Eating Organic: The “not perfect, but healthier” alternative


This post originally published on January 8, 2014

The Canadian Broadcasting Corporation (“CBC”) reported today that half of the organic fruits and vegetables tested across Canada in the last two years by the Canadian Food Inspection Agency contained residue of pesticides. Of the 45.8% of samples that tested positive, CBC reports, 1.8% violated Canada’s maximum allowable limits for the presence of pesticides.

This news garnered shock and disappointment from many Canadians, not surprisingly. We are led by brand advertising to believe that anything labelled “organic” is free of pesticides, genetically modified organisms (“GMOs”), and hormones, and anything labelled “green” or “eco” is free of harmful chemicals or toxins. A commentator to the CBC’s report suggested that “the data indicate that consumers who often pay extra to buy organic food might not always be getting their money’s worth.”


The truth is, it is difficult to escape from chemicals and pesticides, even if your diet is primarily organic. This fact was pointed out by Matthew Holmes, head of the Canada Organic Trade Association, who commented that “unfortunately, it’s really hard to have a zero pesticide residue any longer.” In fact, Section 13(1) of Canada’s Organic Products Regulations, 2009, SOR/2009-176, provides that of a multi-ingredient product, only 70% of the ingredients need to be organic for the entire product to be labelled “organic.” Thus, much of the organic food we consume is constituted from “conventional” ingredients.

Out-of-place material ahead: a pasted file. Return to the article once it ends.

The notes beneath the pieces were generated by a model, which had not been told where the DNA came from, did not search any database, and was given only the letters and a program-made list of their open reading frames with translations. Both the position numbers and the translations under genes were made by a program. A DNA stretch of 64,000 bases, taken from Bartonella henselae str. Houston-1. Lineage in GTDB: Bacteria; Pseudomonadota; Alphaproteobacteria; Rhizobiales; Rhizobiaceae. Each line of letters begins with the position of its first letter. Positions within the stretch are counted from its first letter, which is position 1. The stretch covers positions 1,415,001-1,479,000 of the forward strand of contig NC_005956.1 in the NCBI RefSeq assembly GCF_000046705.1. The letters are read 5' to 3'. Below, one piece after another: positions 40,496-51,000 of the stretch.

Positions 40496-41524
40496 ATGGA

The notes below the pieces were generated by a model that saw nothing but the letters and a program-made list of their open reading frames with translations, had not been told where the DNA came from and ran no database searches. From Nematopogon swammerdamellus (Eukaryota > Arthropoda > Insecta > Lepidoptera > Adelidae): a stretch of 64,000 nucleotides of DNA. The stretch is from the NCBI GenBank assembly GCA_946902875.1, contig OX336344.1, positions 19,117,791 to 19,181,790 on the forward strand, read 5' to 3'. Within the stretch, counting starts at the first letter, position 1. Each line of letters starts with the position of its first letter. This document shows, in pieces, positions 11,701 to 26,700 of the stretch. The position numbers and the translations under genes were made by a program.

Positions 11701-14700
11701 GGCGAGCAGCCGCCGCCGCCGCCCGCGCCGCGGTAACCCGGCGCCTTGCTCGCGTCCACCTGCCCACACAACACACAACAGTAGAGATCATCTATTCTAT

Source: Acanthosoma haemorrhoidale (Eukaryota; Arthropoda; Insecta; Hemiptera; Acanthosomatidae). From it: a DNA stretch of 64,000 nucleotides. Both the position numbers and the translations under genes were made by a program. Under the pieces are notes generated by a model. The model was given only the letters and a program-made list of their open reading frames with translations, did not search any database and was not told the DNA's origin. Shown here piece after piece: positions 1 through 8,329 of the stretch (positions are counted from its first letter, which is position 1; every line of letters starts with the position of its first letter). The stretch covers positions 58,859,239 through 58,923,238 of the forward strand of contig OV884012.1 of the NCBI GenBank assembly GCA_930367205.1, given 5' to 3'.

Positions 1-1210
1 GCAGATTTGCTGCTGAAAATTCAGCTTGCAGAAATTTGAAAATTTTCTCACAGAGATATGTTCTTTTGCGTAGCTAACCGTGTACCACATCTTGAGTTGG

Still, eating an organic diet is much better than eating “conventional” foods, for many reasons:

  1. An Organic Diet is Healthier for You

Eating a diet labelled “organic” means that even if you are ingesting some harmful chemicals, you’re ingesting significantly less than if you ate an entirely “conventional” diet. This means less pesticides (which commonly act as neuro-toxins in their intended targets), less artificial flavours and colours (some of which are known carcinogens), less GMOs, less plastics (which often act as estrogen mimics), less hormones, less antibiotics, and interestingly, less antibiotic-resistant bacteria.

  1. An Organic Diet is Healthier for Farm Labourers

One day I was sitting on a small bus as it rumbled through farmland in Goa, India. I like to look out the window, and this day was no exception. As we drove past one field, I very clearly remember seeing a farm labourer with what looked like a large jerry can strapped to his back with a hand-held hose and nozzle attached, and what looked like a t-shirt wrapped around his head. He was walking along a row of plants in the field, immersed in a cloud of chemicals. It seemed to me that more of the chemicals were surrounding his head than being deposited on the plants. That can’t be good.

  1. An Organic Diet Supports the Diversity of Crops and Traditional Agriculture